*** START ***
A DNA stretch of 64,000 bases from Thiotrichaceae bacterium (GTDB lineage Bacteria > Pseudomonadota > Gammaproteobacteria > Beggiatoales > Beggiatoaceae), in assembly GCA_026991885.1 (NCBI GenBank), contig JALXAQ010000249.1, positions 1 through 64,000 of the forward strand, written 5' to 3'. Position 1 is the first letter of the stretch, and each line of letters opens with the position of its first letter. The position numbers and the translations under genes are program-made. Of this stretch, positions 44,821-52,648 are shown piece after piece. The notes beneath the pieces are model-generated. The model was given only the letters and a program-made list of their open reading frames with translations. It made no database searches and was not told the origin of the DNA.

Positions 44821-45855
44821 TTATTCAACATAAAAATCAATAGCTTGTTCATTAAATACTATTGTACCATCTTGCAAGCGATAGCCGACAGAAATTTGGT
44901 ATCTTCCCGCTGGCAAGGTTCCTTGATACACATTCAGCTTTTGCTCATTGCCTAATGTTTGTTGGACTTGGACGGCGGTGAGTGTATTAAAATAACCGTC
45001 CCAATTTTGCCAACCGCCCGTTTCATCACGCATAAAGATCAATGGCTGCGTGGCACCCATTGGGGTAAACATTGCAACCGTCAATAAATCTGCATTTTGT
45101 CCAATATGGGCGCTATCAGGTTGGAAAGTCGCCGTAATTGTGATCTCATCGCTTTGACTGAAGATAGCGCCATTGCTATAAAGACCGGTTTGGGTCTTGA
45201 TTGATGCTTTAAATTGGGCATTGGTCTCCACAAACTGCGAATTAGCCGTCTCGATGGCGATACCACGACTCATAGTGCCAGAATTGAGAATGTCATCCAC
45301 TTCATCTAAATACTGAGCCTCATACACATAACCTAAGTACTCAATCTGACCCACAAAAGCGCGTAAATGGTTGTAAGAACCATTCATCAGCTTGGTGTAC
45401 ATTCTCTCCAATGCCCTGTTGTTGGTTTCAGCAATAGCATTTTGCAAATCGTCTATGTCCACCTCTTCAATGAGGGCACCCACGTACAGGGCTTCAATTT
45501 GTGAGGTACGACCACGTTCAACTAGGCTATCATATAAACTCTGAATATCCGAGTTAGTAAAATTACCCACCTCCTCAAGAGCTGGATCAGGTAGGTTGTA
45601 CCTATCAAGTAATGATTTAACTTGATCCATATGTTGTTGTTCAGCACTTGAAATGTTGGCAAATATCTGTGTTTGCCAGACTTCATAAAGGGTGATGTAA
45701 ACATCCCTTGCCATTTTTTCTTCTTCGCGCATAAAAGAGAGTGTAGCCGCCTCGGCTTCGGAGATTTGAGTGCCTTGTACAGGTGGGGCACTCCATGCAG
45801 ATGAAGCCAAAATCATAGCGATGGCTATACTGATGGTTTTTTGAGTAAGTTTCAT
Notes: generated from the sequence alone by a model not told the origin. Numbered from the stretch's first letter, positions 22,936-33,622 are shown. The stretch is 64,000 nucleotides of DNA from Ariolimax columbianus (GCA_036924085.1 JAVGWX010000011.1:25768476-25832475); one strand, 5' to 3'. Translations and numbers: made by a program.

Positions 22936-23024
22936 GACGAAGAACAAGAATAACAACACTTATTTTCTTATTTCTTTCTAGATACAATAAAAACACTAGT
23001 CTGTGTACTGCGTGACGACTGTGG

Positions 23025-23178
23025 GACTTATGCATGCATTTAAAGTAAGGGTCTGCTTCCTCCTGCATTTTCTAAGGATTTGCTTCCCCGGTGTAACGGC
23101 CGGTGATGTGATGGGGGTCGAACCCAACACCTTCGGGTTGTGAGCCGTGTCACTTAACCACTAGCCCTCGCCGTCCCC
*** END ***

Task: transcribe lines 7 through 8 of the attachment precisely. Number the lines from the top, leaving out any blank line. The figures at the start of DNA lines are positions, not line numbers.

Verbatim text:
45201 TTGATGCTTTAAATTGGGCATTGGTCTCCACAAACTGCGAATTAGCCGTCTCGATGGCGATACCACGACTCATAGTGCCAGAATTGAGAATGTCATCCAC
45301 TTCATCTAAATACTGAGCCTCATACACATAACCTAAGTACTCAATCTGACCCACAAAAGCGCGTAAATGGTTGTAAGAACCATTCATCAGCTTGGTGTAC